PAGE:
25 October 2016 Removal of clouds, dust and shadow pixels from hyperspectral imagery using a non-separable and stationary spatio-temporal covariance model
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Abstract
Hyperspectral remote sensing images are usually affected by atmospheric conditions such as clouds and their shadows, which represents a contamination of reflectance data and complicates the extraction of biophysical variables to monitor phenological cycles of crops. This paper explores a cloud removal approach based on reflectance prediction using multitemporal data and spatio-temporal statistical models. In particular, a covariance model that captures the behavior of spatial and temporal components in data simultaneously (i.e. non-separable) is considered. Eight weekly images collected from the Hyperion hyper-spectrometer instrument over an agricultural region of Saudi Arabia were used to reconstruct a scene with the presence of cloudy affected pixels over a center-pivot crop. A subset of reflectance values of cloud-free pixels from 50 bands in the spectral range from 426.82 to 884.7 nm at each date, were used as input to fit a parametric family of non-separable and stationary spatio-temporal covariance functions. Applying simple kriging as an interpolator, cloud affected pixels were replaced by cloud-free predicted values per band, obtaining their respective predicted spectral profiles at the same time. An exercise of reconstructing simulated cloudy pixels in a different swath was conducted to assess the model accuracy, achieving root mean square error (RMSE) values per band less than or equal to 3%. The spatial coherence of the results was also checked through absolute error distribution maps demonstrating their consistency.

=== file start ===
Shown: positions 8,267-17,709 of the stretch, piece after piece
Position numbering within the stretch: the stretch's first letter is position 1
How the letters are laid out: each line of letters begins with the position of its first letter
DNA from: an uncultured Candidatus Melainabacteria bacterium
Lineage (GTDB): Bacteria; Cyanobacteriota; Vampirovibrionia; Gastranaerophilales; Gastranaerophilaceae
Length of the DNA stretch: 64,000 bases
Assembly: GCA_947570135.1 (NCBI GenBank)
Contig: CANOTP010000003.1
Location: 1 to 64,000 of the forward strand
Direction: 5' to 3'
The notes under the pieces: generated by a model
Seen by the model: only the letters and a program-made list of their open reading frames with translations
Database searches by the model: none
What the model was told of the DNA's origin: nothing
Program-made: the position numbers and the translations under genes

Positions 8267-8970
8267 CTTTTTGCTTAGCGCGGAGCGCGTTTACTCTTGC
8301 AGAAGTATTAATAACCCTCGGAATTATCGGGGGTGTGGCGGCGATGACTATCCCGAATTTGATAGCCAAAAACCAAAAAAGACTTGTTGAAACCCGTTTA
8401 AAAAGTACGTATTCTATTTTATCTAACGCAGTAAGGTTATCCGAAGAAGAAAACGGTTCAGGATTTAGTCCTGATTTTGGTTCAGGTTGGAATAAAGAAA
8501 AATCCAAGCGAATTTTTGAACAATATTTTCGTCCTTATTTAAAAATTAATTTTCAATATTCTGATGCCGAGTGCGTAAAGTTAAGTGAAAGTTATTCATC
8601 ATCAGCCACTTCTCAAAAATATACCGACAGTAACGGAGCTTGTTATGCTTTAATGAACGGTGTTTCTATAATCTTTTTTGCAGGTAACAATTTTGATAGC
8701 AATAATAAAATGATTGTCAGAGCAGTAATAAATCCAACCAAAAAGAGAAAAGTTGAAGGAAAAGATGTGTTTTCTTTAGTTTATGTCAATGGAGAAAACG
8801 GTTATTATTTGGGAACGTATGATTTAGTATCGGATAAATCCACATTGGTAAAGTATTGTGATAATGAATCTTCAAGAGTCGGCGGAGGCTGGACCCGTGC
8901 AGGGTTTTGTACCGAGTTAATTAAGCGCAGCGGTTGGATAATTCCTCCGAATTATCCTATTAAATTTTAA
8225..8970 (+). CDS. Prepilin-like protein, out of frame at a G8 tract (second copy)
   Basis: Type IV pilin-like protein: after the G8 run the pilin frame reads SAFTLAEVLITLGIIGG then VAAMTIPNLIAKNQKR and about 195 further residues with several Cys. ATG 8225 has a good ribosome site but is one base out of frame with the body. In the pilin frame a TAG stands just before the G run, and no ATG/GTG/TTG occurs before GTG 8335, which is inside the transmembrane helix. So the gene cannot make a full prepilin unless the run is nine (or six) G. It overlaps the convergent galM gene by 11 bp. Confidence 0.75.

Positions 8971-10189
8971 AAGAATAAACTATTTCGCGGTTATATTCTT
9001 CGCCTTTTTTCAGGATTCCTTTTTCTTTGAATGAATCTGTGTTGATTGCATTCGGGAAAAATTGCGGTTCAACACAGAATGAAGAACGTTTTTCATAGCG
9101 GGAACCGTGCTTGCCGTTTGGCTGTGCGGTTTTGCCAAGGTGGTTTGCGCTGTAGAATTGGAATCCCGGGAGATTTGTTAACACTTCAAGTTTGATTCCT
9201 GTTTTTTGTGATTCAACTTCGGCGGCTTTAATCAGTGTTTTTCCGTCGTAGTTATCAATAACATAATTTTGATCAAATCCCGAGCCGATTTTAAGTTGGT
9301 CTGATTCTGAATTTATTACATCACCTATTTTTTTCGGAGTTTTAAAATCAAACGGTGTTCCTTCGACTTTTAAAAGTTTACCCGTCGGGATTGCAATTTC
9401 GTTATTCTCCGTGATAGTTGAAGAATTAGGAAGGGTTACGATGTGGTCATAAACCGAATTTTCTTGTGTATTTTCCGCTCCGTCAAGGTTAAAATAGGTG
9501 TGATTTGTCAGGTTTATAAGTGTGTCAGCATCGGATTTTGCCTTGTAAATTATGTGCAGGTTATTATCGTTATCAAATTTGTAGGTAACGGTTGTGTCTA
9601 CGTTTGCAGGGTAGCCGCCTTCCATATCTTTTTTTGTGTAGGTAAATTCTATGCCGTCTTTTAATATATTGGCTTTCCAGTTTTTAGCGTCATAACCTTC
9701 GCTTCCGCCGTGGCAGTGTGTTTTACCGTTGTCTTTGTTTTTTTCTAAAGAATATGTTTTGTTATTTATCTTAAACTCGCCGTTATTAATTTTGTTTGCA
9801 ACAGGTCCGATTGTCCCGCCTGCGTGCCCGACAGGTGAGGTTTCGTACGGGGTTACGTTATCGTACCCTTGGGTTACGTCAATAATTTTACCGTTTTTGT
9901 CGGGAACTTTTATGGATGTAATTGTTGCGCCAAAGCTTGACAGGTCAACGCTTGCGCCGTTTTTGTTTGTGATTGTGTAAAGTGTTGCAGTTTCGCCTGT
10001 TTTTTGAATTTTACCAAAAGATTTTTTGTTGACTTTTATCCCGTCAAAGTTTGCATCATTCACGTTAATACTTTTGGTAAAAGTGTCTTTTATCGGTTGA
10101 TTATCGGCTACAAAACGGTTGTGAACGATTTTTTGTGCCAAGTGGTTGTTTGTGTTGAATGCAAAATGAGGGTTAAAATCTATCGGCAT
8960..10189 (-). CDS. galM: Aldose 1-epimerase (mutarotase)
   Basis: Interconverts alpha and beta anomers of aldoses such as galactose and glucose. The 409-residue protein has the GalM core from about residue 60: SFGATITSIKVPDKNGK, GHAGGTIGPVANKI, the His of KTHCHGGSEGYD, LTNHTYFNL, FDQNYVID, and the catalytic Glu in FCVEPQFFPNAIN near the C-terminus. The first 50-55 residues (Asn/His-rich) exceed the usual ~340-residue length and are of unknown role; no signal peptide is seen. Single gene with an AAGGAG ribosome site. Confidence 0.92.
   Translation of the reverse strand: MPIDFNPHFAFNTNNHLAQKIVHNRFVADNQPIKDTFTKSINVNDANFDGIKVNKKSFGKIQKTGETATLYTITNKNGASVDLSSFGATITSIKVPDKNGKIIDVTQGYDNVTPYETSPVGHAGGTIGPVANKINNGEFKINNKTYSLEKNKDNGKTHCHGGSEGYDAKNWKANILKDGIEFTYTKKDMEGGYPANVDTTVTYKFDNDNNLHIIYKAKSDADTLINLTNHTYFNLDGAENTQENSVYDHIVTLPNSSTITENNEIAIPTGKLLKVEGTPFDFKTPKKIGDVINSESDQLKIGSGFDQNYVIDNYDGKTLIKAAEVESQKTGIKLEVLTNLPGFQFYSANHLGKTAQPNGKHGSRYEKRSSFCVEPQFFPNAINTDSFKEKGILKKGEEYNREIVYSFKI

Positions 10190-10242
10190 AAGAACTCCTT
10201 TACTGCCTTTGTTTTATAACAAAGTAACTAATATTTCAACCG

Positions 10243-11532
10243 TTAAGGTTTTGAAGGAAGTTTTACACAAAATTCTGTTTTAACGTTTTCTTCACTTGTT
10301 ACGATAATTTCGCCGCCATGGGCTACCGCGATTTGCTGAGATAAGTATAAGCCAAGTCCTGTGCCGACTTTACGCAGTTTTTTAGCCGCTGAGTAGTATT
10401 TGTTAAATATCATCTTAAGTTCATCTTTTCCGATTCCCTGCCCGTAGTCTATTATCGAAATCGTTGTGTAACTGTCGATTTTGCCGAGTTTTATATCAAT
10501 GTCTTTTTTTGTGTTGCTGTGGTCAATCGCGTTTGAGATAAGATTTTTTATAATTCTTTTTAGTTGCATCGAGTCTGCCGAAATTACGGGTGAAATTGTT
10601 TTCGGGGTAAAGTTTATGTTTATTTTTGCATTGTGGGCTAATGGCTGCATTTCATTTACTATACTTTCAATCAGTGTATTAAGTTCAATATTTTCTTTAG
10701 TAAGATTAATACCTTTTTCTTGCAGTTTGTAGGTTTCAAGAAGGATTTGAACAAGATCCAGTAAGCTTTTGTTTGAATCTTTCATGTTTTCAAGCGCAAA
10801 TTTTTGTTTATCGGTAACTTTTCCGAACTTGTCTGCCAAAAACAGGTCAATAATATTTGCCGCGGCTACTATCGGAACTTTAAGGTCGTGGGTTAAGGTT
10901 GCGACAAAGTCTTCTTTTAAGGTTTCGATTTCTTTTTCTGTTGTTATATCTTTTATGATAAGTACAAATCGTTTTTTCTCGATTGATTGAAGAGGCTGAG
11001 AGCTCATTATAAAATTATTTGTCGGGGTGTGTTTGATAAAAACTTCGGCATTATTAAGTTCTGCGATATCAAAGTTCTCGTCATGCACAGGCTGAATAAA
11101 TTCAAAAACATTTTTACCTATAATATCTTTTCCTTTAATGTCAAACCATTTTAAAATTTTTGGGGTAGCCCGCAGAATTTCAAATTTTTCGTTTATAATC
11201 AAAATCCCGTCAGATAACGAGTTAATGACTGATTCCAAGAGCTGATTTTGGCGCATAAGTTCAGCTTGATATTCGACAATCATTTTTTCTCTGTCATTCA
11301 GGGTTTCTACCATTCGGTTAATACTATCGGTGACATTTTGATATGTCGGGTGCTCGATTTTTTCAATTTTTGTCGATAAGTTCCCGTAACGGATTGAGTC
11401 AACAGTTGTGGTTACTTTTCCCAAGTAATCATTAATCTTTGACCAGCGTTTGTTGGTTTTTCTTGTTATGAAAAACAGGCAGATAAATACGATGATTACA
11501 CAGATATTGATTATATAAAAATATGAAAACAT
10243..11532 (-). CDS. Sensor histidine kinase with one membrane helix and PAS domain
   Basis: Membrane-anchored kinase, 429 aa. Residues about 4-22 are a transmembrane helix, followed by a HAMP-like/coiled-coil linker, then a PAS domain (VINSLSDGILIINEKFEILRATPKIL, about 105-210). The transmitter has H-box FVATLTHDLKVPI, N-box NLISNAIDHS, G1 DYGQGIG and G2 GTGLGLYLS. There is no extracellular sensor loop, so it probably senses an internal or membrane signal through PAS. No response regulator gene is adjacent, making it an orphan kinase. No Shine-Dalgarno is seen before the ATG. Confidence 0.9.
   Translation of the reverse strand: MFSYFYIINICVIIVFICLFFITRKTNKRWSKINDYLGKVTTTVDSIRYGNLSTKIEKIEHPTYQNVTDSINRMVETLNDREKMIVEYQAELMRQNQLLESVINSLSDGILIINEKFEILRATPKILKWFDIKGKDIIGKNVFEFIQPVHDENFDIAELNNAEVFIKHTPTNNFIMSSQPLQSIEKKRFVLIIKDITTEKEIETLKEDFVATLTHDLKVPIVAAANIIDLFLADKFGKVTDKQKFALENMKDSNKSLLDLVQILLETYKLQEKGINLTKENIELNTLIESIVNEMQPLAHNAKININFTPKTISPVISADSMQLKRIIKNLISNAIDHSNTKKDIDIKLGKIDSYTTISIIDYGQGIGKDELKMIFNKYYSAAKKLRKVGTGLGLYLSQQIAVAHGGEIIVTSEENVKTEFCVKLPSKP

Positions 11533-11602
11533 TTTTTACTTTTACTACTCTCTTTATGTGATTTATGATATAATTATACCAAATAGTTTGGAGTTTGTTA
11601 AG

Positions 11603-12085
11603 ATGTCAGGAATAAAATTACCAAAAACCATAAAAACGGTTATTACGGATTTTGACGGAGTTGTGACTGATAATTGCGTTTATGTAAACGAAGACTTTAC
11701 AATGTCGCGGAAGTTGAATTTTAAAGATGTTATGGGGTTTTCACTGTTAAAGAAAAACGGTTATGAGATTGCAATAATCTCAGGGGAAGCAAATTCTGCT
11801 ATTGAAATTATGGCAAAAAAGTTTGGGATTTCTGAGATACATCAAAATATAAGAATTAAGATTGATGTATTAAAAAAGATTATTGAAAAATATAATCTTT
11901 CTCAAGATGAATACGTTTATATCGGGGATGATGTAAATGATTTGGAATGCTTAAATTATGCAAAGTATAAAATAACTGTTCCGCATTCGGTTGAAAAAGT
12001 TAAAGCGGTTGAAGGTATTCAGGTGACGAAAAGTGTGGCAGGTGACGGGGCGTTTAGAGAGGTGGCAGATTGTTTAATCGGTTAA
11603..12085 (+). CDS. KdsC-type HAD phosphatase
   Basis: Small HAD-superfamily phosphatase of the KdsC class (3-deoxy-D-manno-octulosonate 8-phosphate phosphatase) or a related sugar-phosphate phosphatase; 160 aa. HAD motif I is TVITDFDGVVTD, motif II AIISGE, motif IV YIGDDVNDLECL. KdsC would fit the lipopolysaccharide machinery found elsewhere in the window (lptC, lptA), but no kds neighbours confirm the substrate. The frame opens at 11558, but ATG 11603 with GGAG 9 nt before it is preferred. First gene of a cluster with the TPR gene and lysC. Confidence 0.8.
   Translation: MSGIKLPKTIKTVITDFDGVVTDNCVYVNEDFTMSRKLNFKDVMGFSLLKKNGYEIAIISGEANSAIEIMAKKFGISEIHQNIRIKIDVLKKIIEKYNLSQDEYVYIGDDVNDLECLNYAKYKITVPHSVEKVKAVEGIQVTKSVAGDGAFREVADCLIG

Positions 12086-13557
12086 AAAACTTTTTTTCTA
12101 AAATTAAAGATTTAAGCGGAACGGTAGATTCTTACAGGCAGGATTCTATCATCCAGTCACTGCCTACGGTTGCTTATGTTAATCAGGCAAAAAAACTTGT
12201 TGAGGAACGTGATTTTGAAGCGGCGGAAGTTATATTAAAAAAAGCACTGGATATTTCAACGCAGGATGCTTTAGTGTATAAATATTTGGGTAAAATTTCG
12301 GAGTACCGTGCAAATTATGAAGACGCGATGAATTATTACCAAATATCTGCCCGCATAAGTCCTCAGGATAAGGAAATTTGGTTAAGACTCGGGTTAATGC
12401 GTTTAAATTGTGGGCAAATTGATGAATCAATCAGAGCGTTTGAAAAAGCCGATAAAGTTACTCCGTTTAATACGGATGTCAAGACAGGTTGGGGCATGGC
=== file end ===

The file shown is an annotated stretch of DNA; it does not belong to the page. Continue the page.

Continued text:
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Yoseline Angel, Yoseline Angel, Rasmus Houborg, Rasmus Houborg, Matthew F. McCabe, Matthew F. McCabe, "Removal of clouds, dust and shadow pixels from hyperspectral imagery using a non-separable and stationary spatio-temporal covariance model", Proc. SPIE 9998, Remote Sensing for Agriculture, Ecosystems, and Hydrology XVIII, 999824 (25 October 2016); doi: 10.1117/12.2241518; https://doi.org/10.1117/12.2241518
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